Meet Samuel Mariño, gender-defying male soprano

Liza Miri
Samuel Mariño recently made the first ever recordings from a male soprano of some arias.

The art of male sopranos has long been a thing of the past; the last official castrato retired in 1913. Since then, many roles originally intended for a castrato are performed by women.

Venezuelan-born male soprano Samuel Mariño is bringing the artform back into the spotlight with a stunning natural voice and gender-defying performances. Mariño’s voice never broke as a teenager. He pursued medical options for deepening his voice, but it was his doctor who suggested leaving his naturally high voice and pursuing a music and singing career.

Mariño was bullied as a teenager; along with his unique voice, he was also out as gay. Today, he’s set on being a role model. “Whether someone feels like a man, a woman, non-binary, I want people to make music. When I wear a dress and make-up on stage, I do it because I love fashion and it’s a statement,” Mariño says. "I get messages from transgender people who say thank you so much for being on stage like this. This encourages me to continue to make this art that I love so much.”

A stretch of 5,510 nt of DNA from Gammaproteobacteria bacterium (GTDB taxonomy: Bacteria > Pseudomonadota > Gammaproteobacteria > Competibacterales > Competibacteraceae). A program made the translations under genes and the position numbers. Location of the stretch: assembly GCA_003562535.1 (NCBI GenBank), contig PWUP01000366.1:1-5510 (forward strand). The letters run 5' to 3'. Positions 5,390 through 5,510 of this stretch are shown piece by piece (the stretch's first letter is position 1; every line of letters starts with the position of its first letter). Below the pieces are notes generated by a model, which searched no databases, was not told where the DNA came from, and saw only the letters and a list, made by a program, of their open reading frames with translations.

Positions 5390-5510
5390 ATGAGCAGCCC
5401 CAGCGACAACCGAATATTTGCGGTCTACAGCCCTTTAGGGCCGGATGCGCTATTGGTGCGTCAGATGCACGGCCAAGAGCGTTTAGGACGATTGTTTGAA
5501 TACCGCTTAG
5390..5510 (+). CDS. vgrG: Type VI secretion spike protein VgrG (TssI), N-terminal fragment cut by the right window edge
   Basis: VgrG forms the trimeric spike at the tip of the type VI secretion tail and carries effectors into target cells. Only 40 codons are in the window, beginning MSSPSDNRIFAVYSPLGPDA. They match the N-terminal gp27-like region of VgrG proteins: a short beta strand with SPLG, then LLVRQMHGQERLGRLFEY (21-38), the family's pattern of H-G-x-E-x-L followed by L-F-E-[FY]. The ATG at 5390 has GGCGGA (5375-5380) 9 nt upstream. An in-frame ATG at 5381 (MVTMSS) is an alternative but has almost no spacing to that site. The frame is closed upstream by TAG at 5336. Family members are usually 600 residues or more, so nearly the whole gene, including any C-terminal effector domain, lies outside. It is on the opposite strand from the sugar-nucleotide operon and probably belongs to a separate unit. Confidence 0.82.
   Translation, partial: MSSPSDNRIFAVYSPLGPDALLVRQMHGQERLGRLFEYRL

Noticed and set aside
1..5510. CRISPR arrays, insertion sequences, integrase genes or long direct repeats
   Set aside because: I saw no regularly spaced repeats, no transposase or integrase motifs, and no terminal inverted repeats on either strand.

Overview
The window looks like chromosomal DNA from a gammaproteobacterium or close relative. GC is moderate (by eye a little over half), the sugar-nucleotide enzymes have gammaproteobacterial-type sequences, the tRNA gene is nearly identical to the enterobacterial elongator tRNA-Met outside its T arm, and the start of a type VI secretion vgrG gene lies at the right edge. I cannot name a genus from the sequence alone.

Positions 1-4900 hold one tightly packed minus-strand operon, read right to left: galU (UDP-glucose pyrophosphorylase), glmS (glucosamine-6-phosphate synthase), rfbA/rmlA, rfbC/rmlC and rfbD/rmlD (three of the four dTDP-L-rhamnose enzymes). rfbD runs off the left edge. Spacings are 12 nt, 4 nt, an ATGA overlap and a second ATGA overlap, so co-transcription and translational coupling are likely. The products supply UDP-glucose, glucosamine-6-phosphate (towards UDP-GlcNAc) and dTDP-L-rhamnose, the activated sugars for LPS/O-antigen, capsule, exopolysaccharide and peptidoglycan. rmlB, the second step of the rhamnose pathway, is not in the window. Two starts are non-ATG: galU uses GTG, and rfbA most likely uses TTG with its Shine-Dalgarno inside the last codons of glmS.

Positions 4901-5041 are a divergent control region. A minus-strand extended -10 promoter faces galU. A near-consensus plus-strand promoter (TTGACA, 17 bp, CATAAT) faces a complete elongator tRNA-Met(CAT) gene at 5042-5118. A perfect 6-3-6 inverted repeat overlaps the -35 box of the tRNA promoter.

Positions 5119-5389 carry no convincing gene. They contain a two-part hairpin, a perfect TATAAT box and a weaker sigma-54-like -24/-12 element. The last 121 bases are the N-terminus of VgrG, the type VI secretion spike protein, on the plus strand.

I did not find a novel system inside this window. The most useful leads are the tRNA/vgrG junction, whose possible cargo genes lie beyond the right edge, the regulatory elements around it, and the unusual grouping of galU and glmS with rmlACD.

His album “Sopranista” released May 27, and Decca record label co-presidents Laura Monks and Tom Lewis say it’s a once-in-a-lifetime voice. “As a teenager and despite the bullies and crushing pressure to conform, Samuel found the strength to stand out. As a result, he has traveled the world, charmed the musical world and become an extraordinarily inspiring role model for acceptance and understanding.”

Hear Mariño singing the famous soprano aria “Voi che sapete” from Mozart’s "Marriage of Figaro."

Looking for music exploring gender in Colorado? Opera Steamboat brings you Laura Kaminsky, Mark Campbell and Kimberly Reed’s “As One,” an opera about a trans woman’s journey, identity and self-love, later this summer.

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